In 1917 another Japanese GDS sufferer, Kio-Hako, began working as a consulting detective in Tokyo. His debut attracted world-wide attention and took many people’s minds off the depressing events of the World War, and he quickly became famous enough to be summoned to Russia, South Africa, Italy and China. That same year the famous occult detective Arnold Rhymer began his practice in London. By his own account he once trained under Sherlock Holmes, and given Rhymer’s reputation for truthfulness I believe we can accept that Rhymer’s teacher was actually the real Sherlock Holmes and not one of his imitators.

In 1918 Thomas Ashley began a long and successful consulting practice in London.

In 1920 a man calling himself “Jack Dollar” founded a private detective agency in New York City. The name “Jack Dollar” is an obvious pseudonym, and when we consider that “Jack Dollar” used a boy as an assistant the real identity of “Dollar” becomes clear. “Jack Dollar” was actually Harry Taxon, now a full-grown man and interested in becoming a success in his own right. Seeing what Garnett Bell had done with him as a good thing, he set out to replicate the experience, and succeeded. That year also saw the Norwegian detective and GDS sufferer Charles Holm, begin his practice in Oslo with his friend Dr. Madsen.

In 1923 another GDS victim, Digby Gresham, began a successful career as a private detective in New York City. And in London Dixon Hawke began a long and profitable career as a consulting detective.

In 1924 still another GDS sufferer, Derek Trant, began a practice in New York City.

In 1926 the Great Detective Syndrome had spread to India, with a GDS victim working there as a private detective and calling himself “Sherlock Holmes.” The Russian journalist Yakov Kret wrote about this in the pages of the magazine Our Progress.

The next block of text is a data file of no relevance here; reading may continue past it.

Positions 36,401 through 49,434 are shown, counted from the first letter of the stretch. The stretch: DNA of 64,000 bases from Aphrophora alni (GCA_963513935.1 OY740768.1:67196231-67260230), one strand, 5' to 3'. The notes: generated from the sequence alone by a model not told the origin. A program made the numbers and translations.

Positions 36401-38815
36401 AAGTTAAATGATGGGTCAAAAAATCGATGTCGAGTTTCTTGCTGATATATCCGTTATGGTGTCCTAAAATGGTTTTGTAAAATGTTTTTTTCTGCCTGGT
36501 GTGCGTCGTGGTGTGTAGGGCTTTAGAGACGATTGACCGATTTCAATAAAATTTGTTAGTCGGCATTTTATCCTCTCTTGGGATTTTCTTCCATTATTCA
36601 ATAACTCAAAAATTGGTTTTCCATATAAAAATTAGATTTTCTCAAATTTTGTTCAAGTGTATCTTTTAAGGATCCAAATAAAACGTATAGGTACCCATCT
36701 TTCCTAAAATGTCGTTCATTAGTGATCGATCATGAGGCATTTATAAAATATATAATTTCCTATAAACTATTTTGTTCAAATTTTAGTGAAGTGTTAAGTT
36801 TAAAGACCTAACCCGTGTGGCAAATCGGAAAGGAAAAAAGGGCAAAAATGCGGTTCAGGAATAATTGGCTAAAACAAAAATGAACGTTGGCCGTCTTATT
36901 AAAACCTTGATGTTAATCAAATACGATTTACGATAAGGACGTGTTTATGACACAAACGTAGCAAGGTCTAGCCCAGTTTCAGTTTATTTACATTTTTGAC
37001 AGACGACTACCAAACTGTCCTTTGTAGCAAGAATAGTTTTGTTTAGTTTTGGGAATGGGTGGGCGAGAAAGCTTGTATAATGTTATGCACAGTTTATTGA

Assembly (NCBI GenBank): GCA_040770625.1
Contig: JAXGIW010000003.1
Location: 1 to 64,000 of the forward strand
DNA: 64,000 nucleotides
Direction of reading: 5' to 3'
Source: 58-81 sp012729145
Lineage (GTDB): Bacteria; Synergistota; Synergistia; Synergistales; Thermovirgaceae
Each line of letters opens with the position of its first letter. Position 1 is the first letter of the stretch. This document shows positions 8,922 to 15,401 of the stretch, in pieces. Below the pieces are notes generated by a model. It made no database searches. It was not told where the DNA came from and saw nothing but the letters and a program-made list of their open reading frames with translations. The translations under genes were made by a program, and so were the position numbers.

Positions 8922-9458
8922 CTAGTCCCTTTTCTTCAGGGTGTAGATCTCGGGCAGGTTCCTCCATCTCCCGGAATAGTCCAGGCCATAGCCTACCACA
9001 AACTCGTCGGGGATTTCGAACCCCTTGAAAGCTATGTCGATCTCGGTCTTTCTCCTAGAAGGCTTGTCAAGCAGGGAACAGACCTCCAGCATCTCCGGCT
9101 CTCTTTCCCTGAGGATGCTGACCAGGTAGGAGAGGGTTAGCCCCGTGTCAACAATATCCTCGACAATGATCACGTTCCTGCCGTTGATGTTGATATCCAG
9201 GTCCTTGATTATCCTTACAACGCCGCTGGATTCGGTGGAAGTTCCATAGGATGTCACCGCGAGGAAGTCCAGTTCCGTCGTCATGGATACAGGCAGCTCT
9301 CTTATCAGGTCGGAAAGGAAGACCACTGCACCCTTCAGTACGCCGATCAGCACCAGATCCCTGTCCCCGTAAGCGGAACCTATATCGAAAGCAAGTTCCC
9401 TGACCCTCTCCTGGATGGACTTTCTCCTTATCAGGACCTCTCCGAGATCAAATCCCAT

In 1928 Sherlock Holmes, Jr. took part in a curious adventure, later fictionalised by Gabriel Bernard. Jr. teamed up with four men to stop a thief. The four men were Valentin, a talented French detective; Jonas, who claimed to have been raised by the legendary French detective Monsieur Lecoq; Scipion, who claimed to have been a former collaborator with Nick Carter; and Leonard, who claimed to be a former assistant of the famous French spy, adventurer, and policeman Inspector Tony. Leonard was, in fact, a former assistant to Inspector Tony, but there is no proof, one way or another, to support either Scipion’s or Jonas’ claim.

In 1933 the GDS spread to Singapore as the noted detective Pawang Ali began his practice there.

In 1935 the criminologist and GDS victim Ascott Keane began his practice in New York City. He soon found himself occupied in opposing the nefarious schemes of the infamous Doctor Satan.

And, finally, in 1940 the child of Sherlock Holmes, Jr. came of age. Wanting to be like his father, he began work as a detective under the name of “Mr. Hopkins.” Unfortunately, he was active in France, and he disappeared following the German invasion.

This is where my account ends. World War Two seems to have finished the Great Detective Syndrome as a social pathology, with those who would in earlier decades have been its victims focusing their energies and obsessions on other things. We must still, however, take note of these early victims, and sympathise with them and celebrate their achievements.


“The Adventures of Sherlock Holmes in Russia.” v1n12-24. Ogonek. (1908).
Aitken, A. Donnelly. The “Victor Brand” stories.
Almanzi, Ventura. The “Ben Wilson” stories.
Anderson, Prof. E. “A Portrait of William of Baskerville and his Resemblance to Sherlock Holmes.”
“Les Aventures du fils de Sherlock Holmes.” (The Adventures of the Son of Sherlock Holmes) (1914)
Baker, Guy C. The “Hodges” stories.